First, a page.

Volume 10, Issue 2 (summer 2006)                   JCPP 2006, 10(2): 181-190 | Back to browse issues page

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M. J. Agah, J. Pourreza, A. Samie, H. R. Rahmani. Effect of Raw, Cooked and Soaked Chickpea (Cicer arietinum L.) on Broiler Performance. JCPP. 2006; 10 (2) :181-190
URL: http://jcpp.iut.ac.ir/article-1-552-en.html
Abstract:   (20060 Views)
This experiment was carried out to determine the effects of different levels of (Kabuli) chickpea grains with different processing methods on the performance of broilers. In a factorial experiment with completely randomized design, 576 Rose broiler chicks were divided into 16 treatments with three replications of 12 chicks each. The first factor comprised three levels of chickpea (10, 20 and 30 percent) in ration, and the second factor five processing methods of chickpea (raw, cooked for 10 and 20 mins, and soaked for 24 and 48 hrs). Treatments included one control ration (without chickpea) and 15 experimental rations, all of which were isoenergetic and isonitrogenous. The experimental period lasted 8 weeks for the 1 to 56 day old chicks. Body weight gain, feed intake, feed conversion ratio were determined at three age periods of 7 to 21, 7 to 42 and 7 to 56 days. Carcass, abdominal fat, intestine and pancreas weight percentages to live weight were measured. Maximum body weight gain belonged to chickens fed on %30 chickpea grains soaked for 48h in age periods of 7 to 42 and 7 to 56 days, which was significantly different from control diet (P<0.05). The effect of chickpea grains levels and processing methods on chicken feed intake in age periods of 7 to 56 days was not significant. Interaction effects of chickpea levels with processing methods on feed conversion ratio in three age periods was not significant either. The effect of chickpea grains levels and processing methods on carcass, abdominal fat and intestine weight percentages to live weight were not significant except for the pancreas weight percentage (P<0.05). Therefore, it seems that chickpea grain is a suitable source of energy and protein in broiler diet (20% as raw or 30% as soaked for 48% h) when soyabean meals and corn grains are unavailable.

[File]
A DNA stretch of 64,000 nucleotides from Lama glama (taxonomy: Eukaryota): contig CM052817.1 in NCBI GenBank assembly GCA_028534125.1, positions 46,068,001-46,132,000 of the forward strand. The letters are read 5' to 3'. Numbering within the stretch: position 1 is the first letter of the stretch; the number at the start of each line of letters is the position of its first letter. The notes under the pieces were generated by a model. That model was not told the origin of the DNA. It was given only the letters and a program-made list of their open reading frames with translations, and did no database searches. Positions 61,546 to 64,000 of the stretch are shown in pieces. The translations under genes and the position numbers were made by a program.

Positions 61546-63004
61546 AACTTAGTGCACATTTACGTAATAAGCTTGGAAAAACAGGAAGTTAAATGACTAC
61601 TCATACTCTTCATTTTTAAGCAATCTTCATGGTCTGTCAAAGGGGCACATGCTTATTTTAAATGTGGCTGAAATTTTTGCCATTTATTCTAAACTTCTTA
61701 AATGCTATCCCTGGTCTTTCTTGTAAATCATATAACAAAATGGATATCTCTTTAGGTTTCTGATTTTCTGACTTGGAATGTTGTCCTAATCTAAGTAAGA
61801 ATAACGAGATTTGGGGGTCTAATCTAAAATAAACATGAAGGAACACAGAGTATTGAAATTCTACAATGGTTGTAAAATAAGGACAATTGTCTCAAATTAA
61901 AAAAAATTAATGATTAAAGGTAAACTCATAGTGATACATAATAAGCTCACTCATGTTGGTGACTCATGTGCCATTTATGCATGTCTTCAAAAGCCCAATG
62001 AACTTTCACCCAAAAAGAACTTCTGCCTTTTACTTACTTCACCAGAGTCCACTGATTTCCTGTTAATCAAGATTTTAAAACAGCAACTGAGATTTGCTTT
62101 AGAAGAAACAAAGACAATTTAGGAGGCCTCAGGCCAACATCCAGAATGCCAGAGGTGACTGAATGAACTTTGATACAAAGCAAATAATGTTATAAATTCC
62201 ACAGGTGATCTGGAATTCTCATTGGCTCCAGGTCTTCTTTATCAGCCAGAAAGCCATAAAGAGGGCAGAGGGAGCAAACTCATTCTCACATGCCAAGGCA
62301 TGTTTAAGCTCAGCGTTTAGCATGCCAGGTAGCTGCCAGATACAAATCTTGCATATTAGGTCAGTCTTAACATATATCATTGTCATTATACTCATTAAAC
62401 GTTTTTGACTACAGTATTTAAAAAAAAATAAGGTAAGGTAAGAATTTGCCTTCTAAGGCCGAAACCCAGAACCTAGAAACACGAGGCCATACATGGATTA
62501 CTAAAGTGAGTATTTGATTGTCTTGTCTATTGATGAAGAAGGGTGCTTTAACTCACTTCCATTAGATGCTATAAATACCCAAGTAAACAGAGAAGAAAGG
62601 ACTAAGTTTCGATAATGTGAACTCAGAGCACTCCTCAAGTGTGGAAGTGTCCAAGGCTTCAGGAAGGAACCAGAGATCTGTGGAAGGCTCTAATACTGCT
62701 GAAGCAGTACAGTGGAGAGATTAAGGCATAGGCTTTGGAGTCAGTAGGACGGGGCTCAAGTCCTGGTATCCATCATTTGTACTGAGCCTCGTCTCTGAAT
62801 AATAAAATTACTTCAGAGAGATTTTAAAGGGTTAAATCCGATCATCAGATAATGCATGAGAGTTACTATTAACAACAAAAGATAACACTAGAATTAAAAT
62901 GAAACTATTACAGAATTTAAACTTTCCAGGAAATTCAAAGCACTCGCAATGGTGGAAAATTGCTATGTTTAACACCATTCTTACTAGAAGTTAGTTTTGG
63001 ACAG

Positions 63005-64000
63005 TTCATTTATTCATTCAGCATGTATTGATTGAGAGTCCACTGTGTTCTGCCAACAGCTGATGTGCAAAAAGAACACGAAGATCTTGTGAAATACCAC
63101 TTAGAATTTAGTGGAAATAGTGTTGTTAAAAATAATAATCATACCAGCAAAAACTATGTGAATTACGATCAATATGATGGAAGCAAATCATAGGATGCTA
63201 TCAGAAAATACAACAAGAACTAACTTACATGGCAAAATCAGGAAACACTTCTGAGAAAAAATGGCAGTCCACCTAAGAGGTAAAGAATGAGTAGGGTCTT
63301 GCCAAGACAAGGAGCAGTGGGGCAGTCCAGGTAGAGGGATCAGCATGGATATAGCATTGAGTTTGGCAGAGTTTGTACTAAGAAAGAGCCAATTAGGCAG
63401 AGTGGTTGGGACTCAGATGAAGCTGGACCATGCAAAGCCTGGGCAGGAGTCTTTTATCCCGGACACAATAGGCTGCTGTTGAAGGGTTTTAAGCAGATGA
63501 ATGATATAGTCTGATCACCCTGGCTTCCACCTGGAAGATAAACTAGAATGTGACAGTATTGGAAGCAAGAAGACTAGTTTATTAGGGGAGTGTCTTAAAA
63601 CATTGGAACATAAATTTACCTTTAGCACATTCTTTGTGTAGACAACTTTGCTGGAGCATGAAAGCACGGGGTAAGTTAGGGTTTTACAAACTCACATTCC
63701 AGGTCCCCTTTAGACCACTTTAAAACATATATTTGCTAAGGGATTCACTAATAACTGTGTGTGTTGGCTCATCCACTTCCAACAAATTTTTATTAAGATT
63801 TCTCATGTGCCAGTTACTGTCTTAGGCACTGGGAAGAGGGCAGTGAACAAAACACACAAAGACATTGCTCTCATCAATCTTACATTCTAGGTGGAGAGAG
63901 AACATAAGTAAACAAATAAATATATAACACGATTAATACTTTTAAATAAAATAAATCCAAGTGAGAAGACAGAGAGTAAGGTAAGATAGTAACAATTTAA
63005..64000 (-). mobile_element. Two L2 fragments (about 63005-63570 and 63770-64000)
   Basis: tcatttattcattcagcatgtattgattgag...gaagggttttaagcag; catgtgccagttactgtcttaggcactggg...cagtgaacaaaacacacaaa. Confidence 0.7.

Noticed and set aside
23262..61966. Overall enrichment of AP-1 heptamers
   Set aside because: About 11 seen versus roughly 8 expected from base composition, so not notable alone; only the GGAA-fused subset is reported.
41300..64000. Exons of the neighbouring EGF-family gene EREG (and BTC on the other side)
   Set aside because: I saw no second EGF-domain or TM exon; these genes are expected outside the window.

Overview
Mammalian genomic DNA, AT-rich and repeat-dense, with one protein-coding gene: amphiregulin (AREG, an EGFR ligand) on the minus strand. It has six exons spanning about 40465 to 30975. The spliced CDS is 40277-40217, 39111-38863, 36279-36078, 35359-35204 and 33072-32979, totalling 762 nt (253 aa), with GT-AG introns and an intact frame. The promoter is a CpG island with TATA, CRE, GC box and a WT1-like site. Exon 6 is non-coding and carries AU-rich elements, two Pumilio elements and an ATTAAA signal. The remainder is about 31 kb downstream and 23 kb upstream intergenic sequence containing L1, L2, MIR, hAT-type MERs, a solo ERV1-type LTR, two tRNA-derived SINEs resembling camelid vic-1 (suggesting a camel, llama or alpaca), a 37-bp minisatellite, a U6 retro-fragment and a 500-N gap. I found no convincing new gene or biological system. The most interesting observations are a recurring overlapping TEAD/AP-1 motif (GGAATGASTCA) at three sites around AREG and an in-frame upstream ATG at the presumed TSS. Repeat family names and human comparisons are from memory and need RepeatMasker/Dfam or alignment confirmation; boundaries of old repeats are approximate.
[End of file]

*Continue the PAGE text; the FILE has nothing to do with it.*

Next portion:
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Type of Study: Research | Subject: General

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